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Organic Chickens Have Less Salmonella Than Conventional Chickens, Study Says

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There is less salmonella in live organic chicken than in conventionally raised live chickens, according to a study published in the journal Foodborne Pathogens and Diseases.

A team from the University of Georgia, Ohio State University and North Carolina State University tested 300 organic and 400 conventional samples, which included floor droppings, feed sample and drinking water. The scientists concluded that the organic broiler (chickens raised for meat) farms had a 4.3% rate of salmonella prevalence, while the conventional farms rate was nearly seven times that at 28.8%.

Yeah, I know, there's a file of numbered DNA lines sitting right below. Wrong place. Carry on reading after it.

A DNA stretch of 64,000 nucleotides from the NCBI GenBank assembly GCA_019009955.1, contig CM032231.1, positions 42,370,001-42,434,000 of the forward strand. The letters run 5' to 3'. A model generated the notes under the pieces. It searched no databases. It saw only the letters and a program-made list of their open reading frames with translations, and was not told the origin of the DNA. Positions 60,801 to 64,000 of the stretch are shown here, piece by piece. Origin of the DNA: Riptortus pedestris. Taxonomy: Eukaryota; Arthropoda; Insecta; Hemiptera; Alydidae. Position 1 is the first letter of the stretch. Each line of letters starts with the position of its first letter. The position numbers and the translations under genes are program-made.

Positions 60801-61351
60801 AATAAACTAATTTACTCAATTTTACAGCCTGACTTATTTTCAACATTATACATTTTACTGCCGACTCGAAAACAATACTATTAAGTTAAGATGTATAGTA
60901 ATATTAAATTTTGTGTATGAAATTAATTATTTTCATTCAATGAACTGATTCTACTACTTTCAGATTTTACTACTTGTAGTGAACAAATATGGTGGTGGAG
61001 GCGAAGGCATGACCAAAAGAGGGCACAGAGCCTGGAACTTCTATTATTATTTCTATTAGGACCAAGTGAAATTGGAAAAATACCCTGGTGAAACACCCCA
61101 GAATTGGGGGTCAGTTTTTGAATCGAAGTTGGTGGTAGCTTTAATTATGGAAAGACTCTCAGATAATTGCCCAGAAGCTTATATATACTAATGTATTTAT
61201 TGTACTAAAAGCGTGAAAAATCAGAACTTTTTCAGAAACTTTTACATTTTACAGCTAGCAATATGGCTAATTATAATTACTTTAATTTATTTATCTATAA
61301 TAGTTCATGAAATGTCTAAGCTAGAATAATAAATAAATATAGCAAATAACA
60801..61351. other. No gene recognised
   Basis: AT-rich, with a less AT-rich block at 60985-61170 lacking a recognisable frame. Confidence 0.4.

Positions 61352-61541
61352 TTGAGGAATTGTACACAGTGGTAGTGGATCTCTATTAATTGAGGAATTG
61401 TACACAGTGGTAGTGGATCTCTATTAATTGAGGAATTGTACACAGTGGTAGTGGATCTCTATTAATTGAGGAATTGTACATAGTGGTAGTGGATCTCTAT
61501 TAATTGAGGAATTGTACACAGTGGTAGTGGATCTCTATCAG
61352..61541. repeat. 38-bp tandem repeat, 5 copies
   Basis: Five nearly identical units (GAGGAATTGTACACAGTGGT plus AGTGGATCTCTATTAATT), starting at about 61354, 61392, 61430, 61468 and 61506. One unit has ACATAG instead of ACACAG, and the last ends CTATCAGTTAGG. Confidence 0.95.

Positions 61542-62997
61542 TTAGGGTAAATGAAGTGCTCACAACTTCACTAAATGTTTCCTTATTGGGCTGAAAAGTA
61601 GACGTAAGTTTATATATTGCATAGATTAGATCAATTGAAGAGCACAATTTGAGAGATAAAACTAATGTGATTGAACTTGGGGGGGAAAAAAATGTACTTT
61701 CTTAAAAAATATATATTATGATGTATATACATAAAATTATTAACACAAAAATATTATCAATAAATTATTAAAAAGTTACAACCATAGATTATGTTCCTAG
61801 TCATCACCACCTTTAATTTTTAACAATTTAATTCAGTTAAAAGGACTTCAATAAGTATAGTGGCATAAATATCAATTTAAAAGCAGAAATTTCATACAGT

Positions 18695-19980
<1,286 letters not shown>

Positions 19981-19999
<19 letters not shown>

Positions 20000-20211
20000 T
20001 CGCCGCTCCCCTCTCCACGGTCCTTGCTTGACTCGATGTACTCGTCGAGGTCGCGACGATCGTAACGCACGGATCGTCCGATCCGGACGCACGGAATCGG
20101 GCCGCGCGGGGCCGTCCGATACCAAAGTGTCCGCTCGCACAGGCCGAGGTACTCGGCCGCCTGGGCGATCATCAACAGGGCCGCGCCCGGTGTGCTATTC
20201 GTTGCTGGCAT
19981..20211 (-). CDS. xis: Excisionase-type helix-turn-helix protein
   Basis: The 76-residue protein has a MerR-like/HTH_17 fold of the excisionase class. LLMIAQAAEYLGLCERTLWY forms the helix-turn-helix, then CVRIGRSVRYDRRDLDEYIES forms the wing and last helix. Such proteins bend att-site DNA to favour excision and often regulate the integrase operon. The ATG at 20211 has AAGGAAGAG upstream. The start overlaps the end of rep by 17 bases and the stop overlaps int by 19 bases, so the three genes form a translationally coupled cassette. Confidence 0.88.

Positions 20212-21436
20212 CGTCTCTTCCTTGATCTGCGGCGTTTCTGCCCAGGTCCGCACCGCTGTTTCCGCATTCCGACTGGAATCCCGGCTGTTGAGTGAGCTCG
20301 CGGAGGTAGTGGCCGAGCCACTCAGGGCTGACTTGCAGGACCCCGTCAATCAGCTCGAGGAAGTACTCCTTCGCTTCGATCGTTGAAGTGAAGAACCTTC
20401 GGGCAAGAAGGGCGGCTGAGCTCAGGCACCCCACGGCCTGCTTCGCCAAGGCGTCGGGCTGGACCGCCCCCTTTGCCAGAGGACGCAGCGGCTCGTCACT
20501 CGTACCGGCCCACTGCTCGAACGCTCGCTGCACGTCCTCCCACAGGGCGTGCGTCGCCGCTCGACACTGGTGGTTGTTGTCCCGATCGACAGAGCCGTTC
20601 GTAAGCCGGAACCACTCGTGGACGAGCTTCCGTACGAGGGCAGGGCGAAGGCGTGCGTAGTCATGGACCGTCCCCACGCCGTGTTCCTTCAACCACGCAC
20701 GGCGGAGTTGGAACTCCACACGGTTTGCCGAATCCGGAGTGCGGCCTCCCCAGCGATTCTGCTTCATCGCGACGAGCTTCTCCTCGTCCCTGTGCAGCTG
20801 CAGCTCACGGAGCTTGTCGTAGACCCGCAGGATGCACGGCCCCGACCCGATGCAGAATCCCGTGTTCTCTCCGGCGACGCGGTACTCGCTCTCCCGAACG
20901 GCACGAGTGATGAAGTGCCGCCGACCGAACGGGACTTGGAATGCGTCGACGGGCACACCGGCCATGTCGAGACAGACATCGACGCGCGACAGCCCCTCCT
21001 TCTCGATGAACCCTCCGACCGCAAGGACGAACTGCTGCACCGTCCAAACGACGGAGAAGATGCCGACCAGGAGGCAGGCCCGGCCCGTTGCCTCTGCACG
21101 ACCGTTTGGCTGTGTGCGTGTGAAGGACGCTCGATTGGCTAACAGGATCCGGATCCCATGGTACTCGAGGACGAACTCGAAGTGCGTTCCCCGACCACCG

Tom Philpott of Grist.com took a look at the study and explained that "39.7 percent of the salmonella found in the conventional birds had resistance to no fewer than six different antibiotics. None of the salmonella from the organic birds showed antibiotic resistance."

Philpott noted that the rules on organic chickens are somewhat subject to interpretation, but at the very least they must not be given any antibiotics or other "animal drugs," nor can there be any "animal slaughter byproducts" in the feed. Beyond that, organic standards may vary.

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